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Lisbiz strategies: Managers should be trained to ‘coach’

April 16/23, 2018: Volume 33, Issue 22

By Lisbeth Calandrino

Every team looks to hire superstars. However, extremely talented people are hard to find and recruit—and did I mention expensive? Just look at major league sports teams and what they spend to bring in superstars. If you really want great talent, why not coach the ones you already have? Take those Clark Kents and turn them into supermen and superwomen.

If you aren’t already building superstars, consider the idea that your managers may just be managing and not coaching. Those who don’t coach aren’t necessarily bad managers, but if they don’t coach they are overlooking an important tool to develop talent. A good manager can kick your butt when it’s needed and help you focus on what you’ve been avoiding.

The coaching statistics are pretty impressive. According to a recent study by Knowledge Tree, sales representatives receiving at least three hours of coaching per month exceed their selling goals by 7%, increase revenue by 25% and improve closing rates by 70%. Who wouldn’t want those statistics?

Teams are how things get done in most businesses. Think about your own company—what jobs do you have that don’t depend on several people to get it done right? We usually don’t think about how we can coach individual members to make them even better. For example, if you owned a major league franchise, you would try to figure out how to get your investment to pay off.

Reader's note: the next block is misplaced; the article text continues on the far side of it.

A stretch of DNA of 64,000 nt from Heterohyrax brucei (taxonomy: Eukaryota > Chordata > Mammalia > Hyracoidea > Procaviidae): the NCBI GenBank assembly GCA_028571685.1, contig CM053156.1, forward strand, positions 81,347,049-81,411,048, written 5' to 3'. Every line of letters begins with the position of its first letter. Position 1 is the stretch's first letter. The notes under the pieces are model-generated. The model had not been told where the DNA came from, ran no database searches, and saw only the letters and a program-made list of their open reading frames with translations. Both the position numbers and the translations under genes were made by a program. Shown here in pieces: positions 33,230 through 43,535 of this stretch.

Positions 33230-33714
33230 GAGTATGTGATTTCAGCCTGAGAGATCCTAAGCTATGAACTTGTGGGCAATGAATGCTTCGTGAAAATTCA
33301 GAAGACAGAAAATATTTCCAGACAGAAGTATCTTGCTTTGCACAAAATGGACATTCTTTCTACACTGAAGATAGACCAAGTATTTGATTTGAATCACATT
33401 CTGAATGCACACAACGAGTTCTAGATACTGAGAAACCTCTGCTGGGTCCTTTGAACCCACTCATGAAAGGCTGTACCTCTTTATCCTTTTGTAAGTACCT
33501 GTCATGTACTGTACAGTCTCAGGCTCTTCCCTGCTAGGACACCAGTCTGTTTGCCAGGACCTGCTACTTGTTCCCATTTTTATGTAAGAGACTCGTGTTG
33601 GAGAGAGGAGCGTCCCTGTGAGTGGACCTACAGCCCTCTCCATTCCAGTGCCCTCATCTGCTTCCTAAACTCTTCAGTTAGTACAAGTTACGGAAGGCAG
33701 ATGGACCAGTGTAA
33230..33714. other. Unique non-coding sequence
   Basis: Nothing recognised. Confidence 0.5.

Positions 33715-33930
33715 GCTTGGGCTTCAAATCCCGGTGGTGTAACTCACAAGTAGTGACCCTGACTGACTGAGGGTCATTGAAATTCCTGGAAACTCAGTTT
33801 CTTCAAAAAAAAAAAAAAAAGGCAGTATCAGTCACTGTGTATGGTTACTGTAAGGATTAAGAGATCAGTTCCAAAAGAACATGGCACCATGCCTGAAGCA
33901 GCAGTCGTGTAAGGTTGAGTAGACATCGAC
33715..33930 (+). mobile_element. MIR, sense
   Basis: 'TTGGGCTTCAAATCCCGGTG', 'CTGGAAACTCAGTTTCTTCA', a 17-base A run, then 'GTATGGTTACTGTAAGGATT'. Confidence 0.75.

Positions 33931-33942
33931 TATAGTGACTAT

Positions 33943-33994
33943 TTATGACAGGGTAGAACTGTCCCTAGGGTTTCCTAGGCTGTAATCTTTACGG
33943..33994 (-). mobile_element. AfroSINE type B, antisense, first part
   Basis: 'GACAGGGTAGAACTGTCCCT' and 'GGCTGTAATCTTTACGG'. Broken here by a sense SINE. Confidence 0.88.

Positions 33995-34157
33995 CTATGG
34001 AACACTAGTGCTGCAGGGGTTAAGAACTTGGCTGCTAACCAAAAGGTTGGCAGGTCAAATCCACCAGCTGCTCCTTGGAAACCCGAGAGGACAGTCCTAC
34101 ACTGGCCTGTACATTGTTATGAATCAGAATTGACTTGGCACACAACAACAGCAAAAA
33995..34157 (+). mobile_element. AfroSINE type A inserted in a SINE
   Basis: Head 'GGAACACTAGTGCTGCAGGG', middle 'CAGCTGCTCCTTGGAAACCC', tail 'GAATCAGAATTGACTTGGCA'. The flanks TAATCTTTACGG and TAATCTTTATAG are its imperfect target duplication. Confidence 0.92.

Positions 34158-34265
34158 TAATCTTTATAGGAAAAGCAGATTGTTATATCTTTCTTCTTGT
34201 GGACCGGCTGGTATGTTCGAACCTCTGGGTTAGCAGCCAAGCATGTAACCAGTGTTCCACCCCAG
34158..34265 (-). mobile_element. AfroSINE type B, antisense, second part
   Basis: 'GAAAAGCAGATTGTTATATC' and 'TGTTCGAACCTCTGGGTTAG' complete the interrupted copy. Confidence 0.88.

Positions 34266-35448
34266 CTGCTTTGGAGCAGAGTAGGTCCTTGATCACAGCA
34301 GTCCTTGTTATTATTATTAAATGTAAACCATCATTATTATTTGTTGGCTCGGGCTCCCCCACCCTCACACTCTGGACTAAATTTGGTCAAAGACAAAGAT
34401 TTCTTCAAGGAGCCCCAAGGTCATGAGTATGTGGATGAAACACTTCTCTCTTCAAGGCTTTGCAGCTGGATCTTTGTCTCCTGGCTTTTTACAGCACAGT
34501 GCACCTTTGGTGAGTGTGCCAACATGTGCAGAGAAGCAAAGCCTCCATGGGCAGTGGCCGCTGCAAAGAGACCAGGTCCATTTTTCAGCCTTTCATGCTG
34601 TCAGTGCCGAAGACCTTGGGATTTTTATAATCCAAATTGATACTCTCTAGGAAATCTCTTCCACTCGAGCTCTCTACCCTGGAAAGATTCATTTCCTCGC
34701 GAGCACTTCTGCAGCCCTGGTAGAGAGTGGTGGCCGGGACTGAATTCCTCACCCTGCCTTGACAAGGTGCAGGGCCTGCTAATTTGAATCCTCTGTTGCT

Interestingly, you actually have a major league franchise and have a lot invested in the people who work for you. Think about how much you have invested in your showroom to keep it looking clean and up to date as well as your trucks and vans.

Things are good, you say, why change anything? This is often called the complacency of success and could be the beginning of the end. The more we want things to stay the same the quicker they are changing in the real world. They say hindsight is 20/20; it can also bite you in a place you can’t reach. You may be wasting a whole lot of time and money not doing anything. Here are somethings a coach can do for you:

Make your team more functional. You know those stupid jokes your employees play on each other when there’s nothing to do? Once they start building goals and questioning their values, they will have plenty to do. They will also begin to understand their team members and start working together. Tasks will get executed more efficiently when there’s something in it for everyone.

Help the team adjust to any changes. A good coach can act as a consultant and teach the team skills that will help them adjust. The coach can also teach problem-solving skills.

Help you see employee patterns. Good coaches look at nonverbal cues, the language people use when they speak about themselves and others. Do they say they feel powerful and then use “wimpy” or tentative language, such as “maybe” or “I should do that” instead of “I will?” These things take away from their power. Do they see themselves as team players but always use “I” instead of “we” when talking about how a task got done? Do they sit with their arms crossed while leaning back in their chairs? A coach can pay attention to these telling cues.

To learn more about coaching, join me at The Remodeling Show in Baltimore, Oct. 9-11, at the Baltimore Convention Center, where I will be speaking on, “The Coaching Edge, Building a Successful Team.” You can also call me at 518.495.5380.

Lisbeth Calandrino has been promoting retail strategies for the last 20 years. To have her speak at your business or to schedule a consultation, contact her at lcalandrino@nycap.rr.com.